Laborers working on Austin Independent School District construction projects should see a boost in their pay packets. On June 16, district trustees voted to adopt a new standard for calculating contractor wage rate – the federal Davis-Bacon scale – for works on its bond projects, and instructed staff to study what a real living wage in Austin is.
However, the measure did not have the full backing of the board. It was originally on the consent agenda, but was removed and only passed after a four-hour debate. Even then, only five of the nine trustees – board secretary Jayme Mathias, Ann Teich, Amber Elenz, Tamala Barksdale, and Gina Hinojosa – voted for the change, while president Vince Torres, Cheryl Bradley, Lori Moya, and Robert Schneider opposed it.
Yet the change comes with the backing of a large number of labor organizations, including Education Austin and the International Union of Painters and Allied Trades, and advocacy groups like the Workers Defense Project. Stephanie Gharakhanian, research and policy director for the WDP, said she heard "a real commitment" from the majority of the board to ensure a living wage for contractor employees.
The new scale sets pay floors for staff on projects funded by AISD bonds. It takes its name from the 1931 Davis-Bacon Act, which set minimum wages for contractors on federal projects. It applies to both construction projects and concessions on federal lands. Both Travis County and the city of Austin use the federal governments localized, but AISD has its own pay scales.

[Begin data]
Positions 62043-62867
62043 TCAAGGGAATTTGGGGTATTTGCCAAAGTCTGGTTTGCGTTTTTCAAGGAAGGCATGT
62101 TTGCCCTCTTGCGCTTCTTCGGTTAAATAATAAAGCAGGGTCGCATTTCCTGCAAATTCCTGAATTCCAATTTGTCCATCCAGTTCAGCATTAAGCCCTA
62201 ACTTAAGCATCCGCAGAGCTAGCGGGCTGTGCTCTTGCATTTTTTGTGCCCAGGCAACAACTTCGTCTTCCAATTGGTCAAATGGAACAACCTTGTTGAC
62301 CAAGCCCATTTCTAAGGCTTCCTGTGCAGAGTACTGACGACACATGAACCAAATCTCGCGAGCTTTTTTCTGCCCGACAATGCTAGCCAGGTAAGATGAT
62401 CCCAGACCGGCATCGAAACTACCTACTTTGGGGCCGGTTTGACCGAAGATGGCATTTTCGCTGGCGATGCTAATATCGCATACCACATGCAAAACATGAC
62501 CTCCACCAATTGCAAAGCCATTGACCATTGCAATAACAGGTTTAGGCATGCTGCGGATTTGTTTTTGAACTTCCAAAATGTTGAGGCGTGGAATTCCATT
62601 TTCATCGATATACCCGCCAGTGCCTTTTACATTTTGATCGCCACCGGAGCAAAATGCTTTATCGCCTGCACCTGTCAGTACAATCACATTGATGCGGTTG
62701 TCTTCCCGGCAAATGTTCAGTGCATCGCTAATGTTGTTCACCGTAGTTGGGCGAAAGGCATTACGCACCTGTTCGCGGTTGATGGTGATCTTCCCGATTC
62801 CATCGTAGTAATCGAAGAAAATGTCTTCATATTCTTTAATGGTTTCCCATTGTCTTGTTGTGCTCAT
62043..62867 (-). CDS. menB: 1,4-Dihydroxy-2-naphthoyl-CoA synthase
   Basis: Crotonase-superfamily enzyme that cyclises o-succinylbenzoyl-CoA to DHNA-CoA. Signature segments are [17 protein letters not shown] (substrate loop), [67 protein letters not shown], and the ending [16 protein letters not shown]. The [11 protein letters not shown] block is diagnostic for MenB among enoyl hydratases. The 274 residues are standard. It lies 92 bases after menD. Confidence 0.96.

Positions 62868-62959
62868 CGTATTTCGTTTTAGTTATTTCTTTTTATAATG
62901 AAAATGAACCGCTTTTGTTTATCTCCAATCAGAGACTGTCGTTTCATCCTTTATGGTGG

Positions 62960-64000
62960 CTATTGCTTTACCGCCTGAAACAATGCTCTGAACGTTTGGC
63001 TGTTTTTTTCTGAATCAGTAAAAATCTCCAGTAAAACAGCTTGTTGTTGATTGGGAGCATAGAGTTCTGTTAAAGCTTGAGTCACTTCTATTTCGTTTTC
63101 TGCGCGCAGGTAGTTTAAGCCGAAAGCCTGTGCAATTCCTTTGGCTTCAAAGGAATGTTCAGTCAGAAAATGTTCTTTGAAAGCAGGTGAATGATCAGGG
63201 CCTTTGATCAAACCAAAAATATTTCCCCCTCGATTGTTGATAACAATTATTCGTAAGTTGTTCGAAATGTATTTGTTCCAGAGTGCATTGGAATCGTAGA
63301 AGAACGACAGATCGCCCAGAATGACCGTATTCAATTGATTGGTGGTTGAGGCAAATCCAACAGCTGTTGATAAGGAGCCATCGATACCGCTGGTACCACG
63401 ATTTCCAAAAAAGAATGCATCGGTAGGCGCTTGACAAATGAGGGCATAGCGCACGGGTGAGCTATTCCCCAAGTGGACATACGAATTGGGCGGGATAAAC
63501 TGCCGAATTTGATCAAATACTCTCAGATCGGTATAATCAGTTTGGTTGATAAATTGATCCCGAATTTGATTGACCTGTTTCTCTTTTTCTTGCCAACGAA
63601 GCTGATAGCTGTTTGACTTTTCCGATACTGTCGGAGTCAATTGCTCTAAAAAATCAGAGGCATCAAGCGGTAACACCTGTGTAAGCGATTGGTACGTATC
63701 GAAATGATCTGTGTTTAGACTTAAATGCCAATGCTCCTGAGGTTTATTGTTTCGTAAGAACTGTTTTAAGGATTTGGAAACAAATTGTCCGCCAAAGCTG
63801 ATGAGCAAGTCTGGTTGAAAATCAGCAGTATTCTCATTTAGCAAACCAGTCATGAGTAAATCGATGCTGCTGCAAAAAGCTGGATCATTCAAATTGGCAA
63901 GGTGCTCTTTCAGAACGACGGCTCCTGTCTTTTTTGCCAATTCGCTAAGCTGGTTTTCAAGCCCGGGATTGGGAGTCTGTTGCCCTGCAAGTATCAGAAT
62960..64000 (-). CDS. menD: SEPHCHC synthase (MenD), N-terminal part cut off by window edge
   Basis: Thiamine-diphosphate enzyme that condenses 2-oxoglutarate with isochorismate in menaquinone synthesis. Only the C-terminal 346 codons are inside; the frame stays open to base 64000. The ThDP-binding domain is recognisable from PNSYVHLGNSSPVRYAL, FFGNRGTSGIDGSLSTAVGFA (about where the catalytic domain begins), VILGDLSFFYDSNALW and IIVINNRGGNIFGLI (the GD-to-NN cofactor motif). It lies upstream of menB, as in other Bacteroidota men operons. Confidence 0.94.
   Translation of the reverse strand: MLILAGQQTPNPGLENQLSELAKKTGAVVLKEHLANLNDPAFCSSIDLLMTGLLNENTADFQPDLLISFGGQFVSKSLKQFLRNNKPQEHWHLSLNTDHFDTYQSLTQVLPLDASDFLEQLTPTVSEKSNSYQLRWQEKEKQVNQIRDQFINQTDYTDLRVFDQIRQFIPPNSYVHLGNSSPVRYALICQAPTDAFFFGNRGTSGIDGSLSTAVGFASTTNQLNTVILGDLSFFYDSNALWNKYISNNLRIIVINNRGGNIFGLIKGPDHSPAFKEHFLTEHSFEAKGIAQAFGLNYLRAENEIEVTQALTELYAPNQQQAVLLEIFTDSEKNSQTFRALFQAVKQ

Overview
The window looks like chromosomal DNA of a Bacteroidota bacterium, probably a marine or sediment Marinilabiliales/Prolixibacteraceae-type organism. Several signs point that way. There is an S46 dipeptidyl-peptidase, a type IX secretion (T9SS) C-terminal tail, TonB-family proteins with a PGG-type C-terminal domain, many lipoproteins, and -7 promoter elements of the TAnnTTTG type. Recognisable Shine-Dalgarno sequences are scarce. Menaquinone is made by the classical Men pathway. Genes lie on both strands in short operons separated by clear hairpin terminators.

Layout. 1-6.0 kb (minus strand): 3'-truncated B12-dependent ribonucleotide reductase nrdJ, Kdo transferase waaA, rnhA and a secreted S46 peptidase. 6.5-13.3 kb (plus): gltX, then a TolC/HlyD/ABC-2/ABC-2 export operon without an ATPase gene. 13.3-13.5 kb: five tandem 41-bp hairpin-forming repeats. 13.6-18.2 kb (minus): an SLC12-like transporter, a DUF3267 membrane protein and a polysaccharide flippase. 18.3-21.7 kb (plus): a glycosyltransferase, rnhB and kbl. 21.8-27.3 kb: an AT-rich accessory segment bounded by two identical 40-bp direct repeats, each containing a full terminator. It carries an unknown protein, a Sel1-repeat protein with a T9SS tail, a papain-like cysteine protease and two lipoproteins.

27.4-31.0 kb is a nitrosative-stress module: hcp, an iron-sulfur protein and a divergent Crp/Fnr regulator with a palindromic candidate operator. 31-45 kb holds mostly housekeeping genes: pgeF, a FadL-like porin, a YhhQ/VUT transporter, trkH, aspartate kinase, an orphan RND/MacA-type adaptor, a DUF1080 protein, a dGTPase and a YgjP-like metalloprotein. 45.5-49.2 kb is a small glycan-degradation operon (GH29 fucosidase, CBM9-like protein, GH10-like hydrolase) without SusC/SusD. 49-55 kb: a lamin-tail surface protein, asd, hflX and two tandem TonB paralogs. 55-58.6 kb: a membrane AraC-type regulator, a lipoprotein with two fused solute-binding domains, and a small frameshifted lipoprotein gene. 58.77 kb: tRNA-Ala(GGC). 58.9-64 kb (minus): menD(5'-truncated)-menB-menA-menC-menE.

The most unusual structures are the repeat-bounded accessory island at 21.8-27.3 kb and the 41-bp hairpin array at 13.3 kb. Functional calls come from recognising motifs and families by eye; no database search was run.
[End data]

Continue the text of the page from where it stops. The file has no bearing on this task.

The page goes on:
Currently, that scale is in general alignment with the latest Davis-Bacon rates. In a comparison of total compensation including health insurance versus the current Davis-Bacon rates including fringe benefits, AISD projects pay 97.5% of the prevailing wage. But dig a little deeper, and the situation is less sunny for certain categories. District electricians, plumbers, and finish carpenters receive only two-thirds of the Davis-Bacon numbers, while elevator/escalator installers are paid less than half the going rate.
But Bradley explained that her "no" vote was for other workers who could see a drop in wages, as some categories – such as cement mixers and air-conditioning mechanics – are paid above the Davis-Bacon minimum. Moreover, Bradley argued that this does nothing to protect unskilled workers from exploitation by unscrupulous contractors.
Gharakhanian said she did not share Bradley's concern, "because [Davis-Bacon] sets floors, and the market accounts for the difference." Moreover, she hopes that the staff's minimum wage study will arrive earlier than the February 2015 deadline set by the board. Last week, the Austin City Council instructed City Manager Marc Ott to establish a new local living wage for city employees (the first such revision since 2008), and Gharakhanian hopes AISD can either hit a similar timeline or work with the city's numbers.
Contractor pay has become a political hot topic nationally. With Congress in seeming constant gridlock over minimum wages, in February President Barack Obama signed Executive Order 13658, establishing a pay floor of $10.10 per hour for federal contractors. The Department of Labor is now working to implement the proposed rule change by Jan. 1, 2015.
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